Sometimes counting sheep just isn’t enough. One of the biggest challenges we all face in this fast-moving world is finding time to relax. Not everyone is lucky enough to take time off or visit a spa, but we can create an instant haven in our bedrooms by making even small changes. And don’t be fooled. It’s the quality of sleep and not only the quantity that matters. These suggestions and products will help create spaces for the sweetest of dreams.
The colours used in the bedroom heavily influence its mood. If it has white walls, a white ceiling and white bed linens, it will make it difficult to calm down. White is the color of alertness and clarity, the opposite of what a bedroom should express. To create a relaxing mood, the colors should be toned down to darker hues with a soothing and balancing energy. A great way to bring colour into a bedroom is through wall paint or wallpaper, it’s the perfect way to add a designer touch.
Bed and bedding
A good quality mattress, a set of pillows, a duvet and bedlinens are crucial elements when creating a haven. And so is the bed itself. In terms of relaxation and good health, the bed is probably the most important piece of furniture in the house. A high and padded headboard invites you to read comfortably and you can cosy up against it as you fall asleep. It also protects against any disturbance from the wall behind it, such as possible water pipes or power cables. The headboard and the bedframe should both be fully upholstered. Metal will amplify any kind of negative energy, be it headaches or electrical waves.
Curtains have multiple functions. The primary function is to keep out daylight or any light source from the outside environment. This helps to trick the brain into being in ‘night mode’, facilitating uninterrupted and deep sleep. Curtains also function as privacy shields if the window is facing an adjacent building or the street. Another benefit: they can bring instant style and comfort. Also, because they help absorb sound they contribute to much-needed silence. To increase the overall well-being factor, they should be made of a natural, soft material with soothing colors and/or an organic pattern design or decorative elements.
Carpets and rugs
And don’t forget to look in every direction. A soft and thick carpet or rug is key to enhancing a cosy and comfortable mood. Real wool and natural fibers are recommended. But outdoor materials and artificial materials, such as nylon or polyester, have no place in the bedroom. Again, patterns and colours should have an organic and natural feel. Try to avoid geometrical designs because they add too much sharp energy and movement.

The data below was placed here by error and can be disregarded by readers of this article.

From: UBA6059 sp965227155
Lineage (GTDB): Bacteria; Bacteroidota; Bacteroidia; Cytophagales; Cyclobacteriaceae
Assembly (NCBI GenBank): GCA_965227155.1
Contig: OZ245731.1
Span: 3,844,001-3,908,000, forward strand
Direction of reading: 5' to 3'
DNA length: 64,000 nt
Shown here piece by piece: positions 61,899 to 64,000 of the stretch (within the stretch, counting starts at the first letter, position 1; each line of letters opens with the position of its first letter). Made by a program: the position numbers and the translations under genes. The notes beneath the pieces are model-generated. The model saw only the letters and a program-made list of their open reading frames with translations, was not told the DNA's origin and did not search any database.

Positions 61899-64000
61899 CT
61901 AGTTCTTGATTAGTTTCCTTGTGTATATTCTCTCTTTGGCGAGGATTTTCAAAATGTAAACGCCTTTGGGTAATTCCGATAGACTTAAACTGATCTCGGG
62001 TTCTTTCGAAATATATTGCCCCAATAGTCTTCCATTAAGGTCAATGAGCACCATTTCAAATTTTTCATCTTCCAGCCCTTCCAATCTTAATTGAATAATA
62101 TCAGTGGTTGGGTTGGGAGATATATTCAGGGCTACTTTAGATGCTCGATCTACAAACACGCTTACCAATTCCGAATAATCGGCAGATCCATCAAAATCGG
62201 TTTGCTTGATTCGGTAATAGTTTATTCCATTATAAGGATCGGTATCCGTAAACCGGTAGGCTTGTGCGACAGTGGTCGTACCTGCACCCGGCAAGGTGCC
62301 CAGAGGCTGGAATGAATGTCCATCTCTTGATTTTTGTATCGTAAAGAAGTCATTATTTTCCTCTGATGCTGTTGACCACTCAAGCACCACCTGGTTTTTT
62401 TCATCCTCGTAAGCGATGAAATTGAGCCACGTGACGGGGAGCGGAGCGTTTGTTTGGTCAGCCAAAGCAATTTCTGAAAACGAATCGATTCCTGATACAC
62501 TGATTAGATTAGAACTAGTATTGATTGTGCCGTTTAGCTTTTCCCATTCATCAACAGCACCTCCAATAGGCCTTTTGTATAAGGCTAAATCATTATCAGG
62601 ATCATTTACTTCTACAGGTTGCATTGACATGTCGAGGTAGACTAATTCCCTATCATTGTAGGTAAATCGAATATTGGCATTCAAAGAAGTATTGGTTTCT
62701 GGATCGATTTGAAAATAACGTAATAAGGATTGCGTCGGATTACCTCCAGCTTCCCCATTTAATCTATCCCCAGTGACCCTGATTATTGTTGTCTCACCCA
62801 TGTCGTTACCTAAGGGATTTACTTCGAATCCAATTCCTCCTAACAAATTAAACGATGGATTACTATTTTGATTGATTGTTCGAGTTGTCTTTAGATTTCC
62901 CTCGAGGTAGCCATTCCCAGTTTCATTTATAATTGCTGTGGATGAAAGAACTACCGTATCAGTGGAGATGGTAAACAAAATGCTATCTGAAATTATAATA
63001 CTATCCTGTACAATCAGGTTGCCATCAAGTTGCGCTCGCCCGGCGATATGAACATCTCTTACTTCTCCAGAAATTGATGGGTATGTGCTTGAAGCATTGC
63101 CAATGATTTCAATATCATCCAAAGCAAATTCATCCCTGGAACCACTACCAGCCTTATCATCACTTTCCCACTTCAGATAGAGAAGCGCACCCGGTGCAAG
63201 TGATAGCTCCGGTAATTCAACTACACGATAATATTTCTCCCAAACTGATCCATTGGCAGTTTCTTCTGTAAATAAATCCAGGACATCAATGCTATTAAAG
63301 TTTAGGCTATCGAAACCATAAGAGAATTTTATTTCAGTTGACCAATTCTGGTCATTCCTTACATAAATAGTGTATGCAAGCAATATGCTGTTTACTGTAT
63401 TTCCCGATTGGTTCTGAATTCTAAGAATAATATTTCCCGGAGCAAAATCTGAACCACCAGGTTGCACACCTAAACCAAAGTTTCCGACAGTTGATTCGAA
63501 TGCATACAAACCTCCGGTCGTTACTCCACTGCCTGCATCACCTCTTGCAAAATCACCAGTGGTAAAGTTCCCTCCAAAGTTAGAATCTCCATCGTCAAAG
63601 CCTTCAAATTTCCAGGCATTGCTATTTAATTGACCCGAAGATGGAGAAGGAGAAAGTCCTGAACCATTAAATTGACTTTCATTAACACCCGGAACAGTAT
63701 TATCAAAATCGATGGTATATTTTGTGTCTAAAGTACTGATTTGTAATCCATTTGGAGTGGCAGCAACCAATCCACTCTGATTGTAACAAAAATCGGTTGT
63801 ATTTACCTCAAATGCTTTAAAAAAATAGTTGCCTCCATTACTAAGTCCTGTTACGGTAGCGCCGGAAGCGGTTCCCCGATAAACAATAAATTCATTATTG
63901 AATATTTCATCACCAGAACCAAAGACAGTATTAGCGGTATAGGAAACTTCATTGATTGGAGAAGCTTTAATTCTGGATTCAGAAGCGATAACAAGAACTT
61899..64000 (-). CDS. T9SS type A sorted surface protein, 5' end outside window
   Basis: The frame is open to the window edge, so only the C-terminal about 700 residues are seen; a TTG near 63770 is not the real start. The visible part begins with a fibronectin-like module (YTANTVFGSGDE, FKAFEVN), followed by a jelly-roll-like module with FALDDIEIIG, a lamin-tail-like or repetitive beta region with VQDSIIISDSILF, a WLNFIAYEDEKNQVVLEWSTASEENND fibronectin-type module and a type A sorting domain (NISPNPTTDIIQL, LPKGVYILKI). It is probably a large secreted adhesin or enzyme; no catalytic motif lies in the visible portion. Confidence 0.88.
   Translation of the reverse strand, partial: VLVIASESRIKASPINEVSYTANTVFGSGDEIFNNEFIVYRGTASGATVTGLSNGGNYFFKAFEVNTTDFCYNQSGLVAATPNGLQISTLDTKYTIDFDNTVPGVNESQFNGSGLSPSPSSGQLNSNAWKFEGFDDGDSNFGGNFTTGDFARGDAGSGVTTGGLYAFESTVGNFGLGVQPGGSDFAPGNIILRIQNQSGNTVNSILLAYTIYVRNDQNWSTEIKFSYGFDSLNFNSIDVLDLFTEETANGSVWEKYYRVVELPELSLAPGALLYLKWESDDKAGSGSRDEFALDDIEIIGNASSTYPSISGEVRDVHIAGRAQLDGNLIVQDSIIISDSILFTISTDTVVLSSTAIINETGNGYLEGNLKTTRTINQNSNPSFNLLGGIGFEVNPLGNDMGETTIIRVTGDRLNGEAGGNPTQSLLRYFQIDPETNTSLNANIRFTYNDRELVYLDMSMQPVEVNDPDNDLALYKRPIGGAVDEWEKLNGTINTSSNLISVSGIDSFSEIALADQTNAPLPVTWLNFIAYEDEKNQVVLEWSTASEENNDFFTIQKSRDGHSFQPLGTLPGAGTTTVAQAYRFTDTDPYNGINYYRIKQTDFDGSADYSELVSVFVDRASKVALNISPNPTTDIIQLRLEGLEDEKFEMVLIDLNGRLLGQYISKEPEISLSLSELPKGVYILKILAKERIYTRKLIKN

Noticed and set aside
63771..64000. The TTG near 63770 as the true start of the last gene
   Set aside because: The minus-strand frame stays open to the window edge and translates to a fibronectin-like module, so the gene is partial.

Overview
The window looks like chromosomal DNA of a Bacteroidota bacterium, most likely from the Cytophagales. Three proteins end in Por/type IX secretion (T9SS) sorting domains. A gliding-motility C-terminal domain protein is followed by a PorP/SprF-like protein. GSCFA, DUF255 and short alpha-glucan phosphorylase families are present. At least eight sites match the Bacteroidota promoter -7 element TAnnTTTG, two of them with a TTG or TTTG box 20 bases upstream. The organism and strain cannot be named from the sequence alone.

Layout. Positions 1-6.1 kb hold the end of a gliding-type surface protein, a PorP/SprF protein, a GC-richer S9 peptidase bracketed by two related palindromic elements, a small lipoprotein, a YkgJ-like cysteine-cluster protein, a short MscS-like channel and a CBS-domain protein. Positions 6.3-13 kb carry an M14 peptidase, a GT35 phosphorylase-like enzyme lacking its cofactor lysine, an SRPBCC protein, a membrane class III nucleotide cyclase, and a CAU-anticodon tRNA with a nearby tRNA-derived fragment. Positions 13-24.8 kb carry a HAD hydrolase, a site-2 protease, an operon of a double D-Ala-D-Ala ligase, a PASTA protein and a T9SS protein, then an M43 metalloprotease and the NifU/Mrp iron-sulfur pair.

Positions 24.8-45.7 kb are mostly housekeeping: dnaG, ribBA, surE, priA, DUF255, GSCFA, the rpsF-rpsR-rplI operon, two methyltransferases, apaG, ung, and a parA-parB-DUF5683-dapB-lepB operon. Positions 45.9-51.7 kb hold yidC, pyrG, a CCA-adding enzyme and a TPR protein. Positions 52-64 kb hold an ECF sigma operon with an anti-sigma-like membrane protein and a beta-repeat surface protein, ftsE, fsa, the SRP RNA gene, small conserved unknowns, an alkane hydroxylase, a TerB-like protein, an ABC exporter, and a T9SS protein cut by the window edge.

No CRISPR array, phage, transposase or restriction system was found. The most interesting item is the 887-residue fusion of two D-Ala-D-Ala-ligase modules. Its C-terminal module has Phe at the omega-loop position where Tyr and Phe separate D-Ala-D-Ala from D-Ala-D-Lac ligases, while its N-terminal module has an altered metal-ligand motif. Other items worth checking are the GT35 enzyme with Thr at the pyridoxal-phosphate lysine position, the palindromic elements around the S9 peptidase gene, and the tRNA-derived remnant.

There are three types of lighting: functional, decorative and mood. Rather than using functional ceiling lights or decorative light features, simple floor or table lamps create a warm and indulgent atmosphere. Candescent bulbs are more suitable than fluorescent, as they reduce tension on the eyes and signal to the brain that the evening has arrived. It’s vital to ensure all bedroom lights give off low electrical pollution, especially the bedside table lamps that are close to the bed because they could cause headaches and restlessness.
Sound + smell
Pile on the fabrics and soft surfaces. Because they absorb sound waves, curtains, carpets and rugs, bedlinen and cushions all help reduce noise. It is even more challenging if a bedroom has large and tall walls, as the sound can travel through the room with an unpleasant echo-like effect. An easy and simple fix: add padded wall panels to at least one wall, and make this the feature wall of the room. Any sound inside the room will be notably absorbed.
The final touch: an olfactory element. Add natural scent, such as lavender, in an essential oil, pillow spray or even a sachet. And although burning a candle while asleep is never a good idea, quality scented candles can lend a gentle hint of fragrance even when they are just on display.
More about Simone
Simone Osswald is one of the few accredited Feng Shui Consultants in the Middle East. She studied at the Feng Shui Institute of Excellence in Berlin and the New York Institute of Art and Design. For many years, she has worked within the interior design and procurement arenas, and has participated in international furniture and décor trade shows in Milan and Paris.